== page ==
Chemokine receptor CXCR2 is associated with malignancy in several cancer models; however, the mechanisms involved in CXCR2-mediated tumor growth remain elusive. Here, we investigated the role of CXCR2 in human ovarian cancer.
CXCR2 expression was silenced by stable small hairpin RNA in ovarian cancer cell lines T29Gro-1, T29H, and SKOV3. Western blotting, immunofluorescence, enzyme-linked immunosorbent assay, flow cytometry, electrophoretic mobility shift assay, and mouse assay were used to detect CXCR2, interleukin-8, Gro-1, cell cycle, apoptosis, DNA binding of NF-κB, and tumor growth. Immunohistochemical staining of CXCR2 was done in 240 high-grade serous ovarian carcinoma samples.
Knockdown of CXCR2 expression by small hairpin RNA reduced tumorigenesis of ovarian cancer cells in nude mice. CXCR2 promoted cell cycle progression by modulating cell cycle regulatory proteins, including p21 (waf1/cip1), cyclin D1, CDK6, CDK4, cyclin A, and cyclin B1. CXCR2 inhibited cellular apoptosis by suppressing phosphorylated p53, Puma, and Bcl-xS; suppressing poly(ADP-ribose) polymerase cleavage; and activating Bcl-xL and Bcl-2. CXCR2 stimulated angiogenesis by increasing levels of vascular endothelial growth factor and decreasing levels of thrombospondin-1, a process likely involving mitogen-activated protein kinase, and NF-κB. Overexpression of CXCR2 in high-grade serous ovarian carcinomas was an independent prognostic factor of poor overall survival (P < 0.001) and of early relapse (P = 0.003) in the univariate analysis.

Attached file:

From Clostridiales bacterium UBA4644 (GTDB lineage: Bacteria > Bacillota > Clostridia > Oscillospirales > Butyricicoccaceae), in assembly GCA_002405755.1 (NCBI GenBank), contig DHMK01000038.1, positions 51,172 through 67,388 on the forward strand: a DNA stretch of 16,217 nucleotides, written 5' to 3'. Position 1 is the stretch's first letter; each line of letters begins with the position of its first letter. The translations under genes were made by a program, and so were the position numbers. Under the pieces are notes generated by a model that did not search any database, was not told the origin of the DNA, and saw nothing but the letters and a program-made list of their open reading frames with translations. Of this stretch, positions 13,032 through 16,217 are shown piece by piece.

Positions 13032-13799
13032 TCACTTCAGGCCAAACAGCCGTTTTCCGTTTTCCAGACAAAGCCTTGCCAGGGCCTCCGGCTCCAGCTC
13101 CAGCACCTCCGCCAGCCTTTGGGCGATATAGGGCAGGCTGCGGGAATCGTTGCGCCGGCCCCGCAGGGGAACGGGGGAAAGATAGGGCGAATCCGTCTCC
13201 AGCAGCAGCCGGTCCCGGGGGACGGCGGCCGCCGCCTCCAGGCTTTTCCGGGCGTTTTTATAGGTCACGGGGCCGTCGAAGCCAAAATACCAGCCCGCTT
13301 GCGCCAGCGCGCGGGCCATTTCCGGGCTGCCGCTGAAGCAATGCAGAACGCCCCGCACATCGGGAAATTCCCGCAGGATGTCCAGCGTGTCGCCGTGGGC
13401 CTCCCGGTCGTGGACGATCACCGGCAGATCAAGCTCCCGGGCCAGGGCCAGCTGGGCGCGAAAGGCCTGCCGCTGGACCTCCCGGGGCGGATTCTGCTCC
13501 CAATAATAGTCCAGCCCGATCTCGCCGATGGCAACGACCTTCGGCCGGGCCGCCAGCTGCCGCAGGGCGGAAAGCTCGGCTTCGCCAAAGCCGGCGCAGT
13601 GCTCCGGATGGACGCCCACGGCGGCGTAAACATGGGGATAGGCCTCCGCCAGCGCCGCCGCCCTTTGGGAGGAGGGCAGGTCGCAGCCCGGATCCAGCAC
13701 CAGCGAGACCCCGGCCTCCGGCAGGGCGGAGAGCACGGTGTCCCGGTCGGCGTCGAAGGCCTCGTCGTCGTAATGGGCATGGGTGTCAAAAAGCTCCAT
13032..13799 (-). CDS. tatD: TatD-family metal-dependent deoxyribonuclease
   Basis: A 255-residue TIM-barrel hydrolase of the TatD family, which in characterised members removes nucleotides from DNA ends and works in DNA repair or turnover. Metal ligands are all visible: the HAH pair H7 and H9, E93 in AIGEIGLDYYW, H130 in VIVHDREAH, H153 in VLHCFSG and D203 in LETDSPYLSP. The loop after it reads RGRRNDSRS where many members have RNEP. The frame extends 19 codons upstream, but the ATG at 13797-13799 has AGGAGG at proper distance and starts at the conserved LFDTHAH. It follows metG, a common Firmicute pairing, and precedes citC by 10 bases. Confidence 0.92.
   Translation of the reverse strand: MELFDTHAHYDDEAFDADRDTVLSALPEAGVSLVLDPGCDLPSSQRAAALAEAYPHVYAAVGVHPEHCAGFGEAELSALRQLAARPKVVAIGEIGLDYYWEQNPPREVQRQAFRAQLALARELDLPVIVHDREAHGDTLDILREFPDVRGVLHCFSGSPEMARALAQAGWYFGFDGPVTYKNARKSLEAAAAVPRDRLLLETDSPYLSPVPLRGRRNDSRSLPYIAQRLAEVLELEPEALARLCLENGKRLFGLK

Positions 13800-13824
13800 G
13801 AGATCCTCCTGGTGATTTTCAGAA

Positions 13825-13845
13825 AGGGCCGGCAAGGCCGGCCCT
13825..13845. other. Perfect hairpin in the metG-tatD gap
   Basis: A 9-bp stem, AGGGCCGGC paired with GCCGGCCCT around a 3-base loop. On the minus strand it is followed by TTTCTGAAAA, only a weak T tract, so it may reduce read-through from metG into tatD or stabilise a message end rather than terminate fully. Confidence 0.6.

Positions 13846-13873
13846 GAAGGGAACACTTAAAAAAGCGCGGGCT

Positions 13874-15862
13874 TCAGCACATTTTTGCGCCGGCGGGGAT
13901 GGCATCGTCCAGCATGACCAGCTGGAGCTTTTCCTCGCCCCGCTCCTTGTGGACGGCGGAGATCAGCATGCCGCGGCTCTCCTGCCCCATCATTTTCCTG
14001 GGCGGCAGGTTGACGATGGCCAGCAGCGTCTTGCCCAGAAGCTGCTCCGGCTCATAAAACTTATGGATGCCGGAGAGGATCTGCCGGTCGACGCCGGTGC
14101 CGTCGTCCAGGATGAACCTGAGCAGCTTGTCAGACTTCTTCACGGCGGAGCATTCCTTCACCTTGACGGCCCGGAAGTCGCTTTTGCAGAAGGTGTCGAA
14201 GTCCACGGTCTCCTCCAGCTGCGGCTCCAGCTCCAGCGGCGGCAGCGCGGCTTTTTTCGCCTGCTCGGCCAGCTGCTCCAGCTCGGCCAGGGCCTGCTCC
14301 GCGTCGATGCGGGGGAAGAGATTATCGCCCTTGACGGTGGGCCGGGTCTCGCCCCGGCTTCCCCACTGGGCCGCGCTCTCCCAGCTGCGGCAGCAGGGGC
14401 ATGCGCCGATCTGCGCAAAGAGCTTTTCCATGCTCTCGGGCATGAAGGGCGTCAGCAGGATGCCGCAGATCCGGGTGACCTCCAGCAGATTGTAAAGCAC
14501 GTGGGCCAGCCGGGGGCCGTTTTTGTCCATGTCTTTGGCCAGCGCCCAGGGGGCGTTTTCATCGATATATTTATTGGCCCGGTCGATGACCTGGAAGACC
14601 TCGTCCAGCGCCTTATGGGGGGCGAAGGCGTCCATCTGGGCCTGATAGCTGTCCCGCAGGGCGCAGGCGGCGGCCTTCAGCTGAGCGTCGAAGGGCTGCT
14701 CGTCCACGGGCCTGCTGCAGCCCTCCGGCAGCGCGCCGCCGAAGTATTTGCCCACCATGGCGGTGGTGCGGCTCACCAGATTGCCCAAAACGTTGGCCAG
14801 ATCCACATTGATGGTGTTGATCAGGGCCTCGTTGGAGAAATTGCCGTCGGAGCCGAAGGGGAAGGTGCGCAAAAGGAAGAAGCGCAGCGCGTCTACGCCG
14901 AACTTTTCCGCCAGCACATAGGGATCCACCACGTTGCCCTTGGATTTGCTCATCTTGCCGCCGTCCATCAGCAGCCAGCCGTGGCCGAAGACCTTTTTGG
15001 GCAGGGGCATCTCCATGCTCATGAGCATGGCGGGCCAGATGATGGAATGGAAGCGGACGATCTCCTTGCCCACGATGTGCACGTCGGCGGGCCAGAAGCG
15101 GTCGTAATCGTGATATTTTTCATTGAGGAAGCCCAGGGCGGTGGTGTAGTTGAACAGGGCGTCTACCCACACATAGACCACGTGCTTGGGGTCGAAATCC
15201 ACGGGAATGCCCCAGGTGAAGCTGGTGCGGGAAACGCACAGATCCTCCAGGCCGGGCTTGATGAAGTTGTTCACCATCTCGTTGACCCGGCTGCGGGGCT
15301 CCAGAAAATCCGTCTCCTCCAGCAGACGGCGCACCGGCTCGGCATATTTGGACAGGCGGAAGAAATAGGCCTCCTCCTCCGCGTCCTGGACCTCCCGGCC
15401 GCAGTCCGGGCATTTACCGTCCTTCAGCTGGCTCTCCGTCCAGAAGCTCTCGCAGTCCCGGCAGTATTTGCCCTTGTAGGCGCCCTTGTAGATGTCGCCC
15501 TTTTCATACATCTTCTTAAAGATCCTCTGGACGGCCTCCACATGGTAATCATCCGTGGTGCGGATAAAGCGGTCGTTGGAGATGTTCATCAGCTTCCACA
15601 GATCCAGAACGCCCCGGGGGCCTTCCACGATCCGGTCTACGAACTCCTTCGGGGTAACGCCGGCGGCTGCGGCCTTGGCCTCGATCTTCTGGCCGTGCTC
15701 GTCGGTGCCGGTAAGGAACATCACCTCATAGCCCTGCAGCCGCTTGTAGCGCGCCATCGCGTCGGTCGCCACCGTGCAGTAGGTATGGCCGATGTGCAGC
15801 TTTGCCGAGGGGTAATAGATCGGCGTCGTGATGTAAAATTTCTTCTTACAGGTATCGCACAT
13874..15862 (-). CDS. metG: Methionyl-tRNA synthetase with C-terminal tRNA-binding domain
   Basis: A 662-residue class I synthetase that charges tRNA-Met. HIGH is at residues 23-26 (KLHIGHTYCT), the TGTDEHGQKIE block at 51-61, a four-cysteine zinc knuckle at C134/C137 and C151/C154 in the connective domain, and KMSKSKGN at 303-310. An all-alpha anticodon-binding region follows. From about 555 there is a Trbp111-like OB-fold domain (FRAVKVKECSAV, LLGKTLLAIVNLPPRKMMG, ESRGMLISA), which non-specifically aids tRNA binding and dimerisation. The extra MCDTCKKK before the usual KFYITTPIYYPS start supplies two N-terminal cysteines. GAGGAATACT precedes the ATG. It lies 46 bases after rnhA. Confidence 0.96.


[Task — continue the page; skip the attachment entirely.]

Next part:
Our data provide strong evidence that CXCR2 regulates the cell cycle, apoptosis, and angiogenesis through multiple signaling pathways, including mitogen-activated protein kinase and NF-κB, in ovarian cancer. CXCR2 thus has potential as a therapeutic target and for use in ovarian cancer diagnosis and prognosis.